In 1903, Charles Thomas (second row, third from left) faced an act of discrimination so searing that it haunted Branch Rickey (top row, left), then the baseball coach at Ohio Wesleyan, and inspired him to be instrumental in dismantling the color line in Major League Baseball.

Roy Partlow after defeating Satchel Paige, San Juan, 1939
Vintage gelatin silver print
Roy Partlow replaced Johnny Wright as Jackie Robinson’s roommate in Montreal, but like Wright, failed to make it to Major League Baseball. This image of Partlow is arguably the greatest image of triumph ever taken in the Negro Leagues. Partlow is carried on the shoulders of fans after defeating Satchel Paige in the Puerto Rican winter league.

George Strock (1911-1977) Satchel Paige in Harlem, 1941 
Vintage gelatin silver print
Used in LIFE magazine, June 2, 1941
George Strock’s photographic essay for LIFE depicts Satchel Paige’s larger-than-life persona. The same qualities that made Paige a hero to fans made him questionable to Major League team owners.
Tom Watson
Jackie Robinson's first Major League home run, April 18, 1947
Vintage gelatin silver print
Illustrated in Daily News, April 19, 1947, back cover
Jackie Robinson hit his first home run for the Dodgers on April 18, 1947. Tommy Tatum, the next batter, is seen shaking Robinson’s his hand as he touches home. This iconic image, its symbolism obvious to all, ran on the Daily News’ back cover the next day.

George Silk (1916-2004)
Satchel Paige, 1948
Vintage gelatin silver print
This iconic photograph symbolizes Satchel Paige’s long-awaited breakthrough into Major League Baseball. The old Cleveland uniform, however, is a reminder that Baseball had more work to do. An example of the patch from 1947-1950, is also included in the collection.
Jackie Robinson signs his contract, January 24, 1950
Vintage gelatin silver print
This photograph, taken during a contract signing, exemplifies Branch Rickey’s deliberate use of images and powerful symbolism in shaping the narrative for Jackie Robinson’s integration into Major League Baseball. For this photo opportunity, Rickey removed all the other photographs on the walls except for the Lincoln portrait.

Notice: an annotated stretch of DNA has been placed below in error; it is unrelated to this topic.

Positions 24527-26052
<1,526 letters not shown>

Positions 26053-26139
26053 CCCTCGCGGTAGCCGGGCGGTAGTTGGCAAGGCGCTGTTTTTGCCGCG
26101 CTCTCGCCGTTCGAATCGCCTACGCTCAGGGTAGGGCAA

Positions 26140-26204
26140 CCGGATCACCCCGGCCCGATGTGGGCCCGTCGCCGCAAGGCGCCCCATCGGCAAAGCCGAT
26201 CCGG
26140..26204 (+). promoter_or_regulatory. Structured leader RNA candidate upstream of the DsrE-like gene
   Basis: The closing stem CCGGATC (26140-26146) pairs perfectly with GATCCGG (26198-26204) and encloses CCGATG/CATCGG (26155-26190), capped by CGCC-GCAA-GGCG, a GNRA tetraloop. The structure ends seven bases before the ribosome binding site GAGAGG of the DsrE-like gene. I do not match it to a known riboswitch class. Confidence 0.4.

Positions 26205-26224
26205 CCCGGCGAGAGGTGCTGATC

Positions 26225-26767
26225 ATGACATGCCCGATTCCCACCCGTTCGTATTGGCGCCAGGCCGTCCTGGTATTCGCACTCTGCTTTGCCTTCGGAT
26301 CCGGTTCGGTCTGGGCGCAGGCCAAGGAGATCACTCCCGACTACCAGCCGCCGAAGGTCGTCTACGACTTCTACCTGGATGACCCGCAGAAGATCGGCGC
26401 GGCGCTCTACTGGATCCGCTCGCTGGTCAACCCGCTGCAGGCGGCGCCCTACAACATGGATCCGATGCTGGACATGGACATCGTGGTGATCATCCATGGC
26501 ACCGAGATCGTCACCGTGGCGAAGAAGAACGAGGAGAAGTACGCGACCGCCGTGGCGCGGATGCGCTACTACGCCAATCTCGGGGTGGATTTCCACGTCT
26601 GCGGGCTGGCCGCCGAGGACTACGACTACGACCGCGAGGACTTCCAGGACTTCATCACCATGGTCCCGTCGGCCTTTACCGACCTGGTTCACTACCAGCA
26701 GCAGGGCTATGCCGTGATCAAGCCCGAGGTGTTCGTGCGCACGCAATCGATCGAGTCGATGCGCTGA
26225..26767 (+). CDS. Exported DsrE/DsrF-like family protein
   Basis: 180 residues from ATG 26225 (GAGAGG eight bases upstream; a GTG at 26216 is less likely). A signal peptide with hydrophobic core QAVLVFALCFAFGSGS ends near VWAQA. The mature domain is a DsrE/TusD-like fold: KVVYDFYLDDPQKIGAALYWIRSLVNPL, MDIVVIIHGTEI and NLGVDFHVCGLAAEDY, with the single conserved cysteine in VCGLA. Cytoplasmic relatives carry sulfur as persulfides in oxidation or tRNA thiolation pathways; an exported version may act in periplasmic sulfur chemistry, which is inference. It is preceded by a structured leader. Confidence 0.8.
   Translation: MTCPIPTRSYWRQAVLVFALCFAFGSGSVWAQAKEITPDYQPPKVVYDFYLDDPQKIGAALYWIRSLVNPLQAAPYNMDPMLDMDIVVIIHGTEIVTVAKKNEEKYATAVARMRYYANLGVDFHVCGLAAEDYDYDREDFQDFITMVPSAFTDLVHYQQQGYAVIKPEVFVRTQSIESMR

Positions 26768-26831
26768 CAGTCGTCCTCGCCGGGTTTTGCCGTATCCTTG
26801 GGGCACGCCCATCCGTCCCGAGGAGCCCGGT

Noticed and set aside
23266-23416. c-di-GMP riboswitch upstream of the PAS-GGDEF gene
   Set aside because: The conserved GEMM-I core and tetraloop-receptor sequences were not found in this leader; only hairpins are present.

J. R. Eyerman (1906-1985)
Jackie Robinson, 1950
Vintage gelatin silver print
Used in LIFE magazine, May 8, 1950, cover
J.R. Eyerman’s low angle photograph during the filming of The Jackie Robinson Story portrays Robinson as a heroic figure. This iconic image graced the cover of LIFE magazine and also became part of the US Postal Service’s Black Heritage stamp series.

Jackie Robinson and the Color Line
April 15 – May 24, 2024

Gitterman Gallery proudly presents "Jackie Robinson and the Color Line", an exhibition of the collection of Paul Reiferson, which uses photographs and artifacts to vividly narrate the story of baseball’s journey toward integration. The exhibition opens on Monday, April 15th in honor of Major League Baseball’s Jackie Robinson Day from 11 a.m. to 6 p.m. and runs through Friday, May 24th.
Jackie Robinson, a trailblazing figure in civil rights, shattered baseball’s color line when Martin Luther King, Jr. was still in college, earning praise from King as “a sit-inner before the sit-ins, a freedom rider before freedom rides.” The exhibition frames Robinson’s odyssey within a larger one that had begun sixty years earlier, when men like Fleet and Weldy Walker, Sol White, Robert Higgins, and Javan Emory played for integrated teams in the late 19th century.

• Witness the original photographs of Satchel Paige and Jackie Robinson that were used to produce the iconic images in LIFE magazine

• Explore the telegrams establishing the first contact between the Dodgers and Jackie Robinson and arranging and planning the historic meeting with Branch Rickey

• See Jackie Robinson’s journey through original photographs capturing on-field triumphs and challenges

Paul Reiferson is a dedicated collector driven by a passion for preserving American stories. “I saw that the color line transcended baseball, that it was about America struggling to solve a terrible problem, and that the stories of the people in that fight were extraordinary,” Reiferson explained.

This exhibition of photographs, complemented by historic artifacts, illuminates the pervasive racism and the fervent aspirations for integration during that era. We hope everyone from collectors to students and families with children can visit this exhibition. By experiencing these powerful images together, we hope to help foster a deeper appreciation for photography as a medium of storytelling.

Nearly 500 prints from Reiferson’s collection of photographs by Charles M. Conlon have been gifted or promised to the Metropolitan Museum of Art. Many others have been exhibited at the Brooklyn Museum, Bronx Museum of the Arts, American Folk Art Museum, and Tampa Museum of Art, among others.
Gitterman Gallery 3 East 66th Street, 1b New York, NY 10065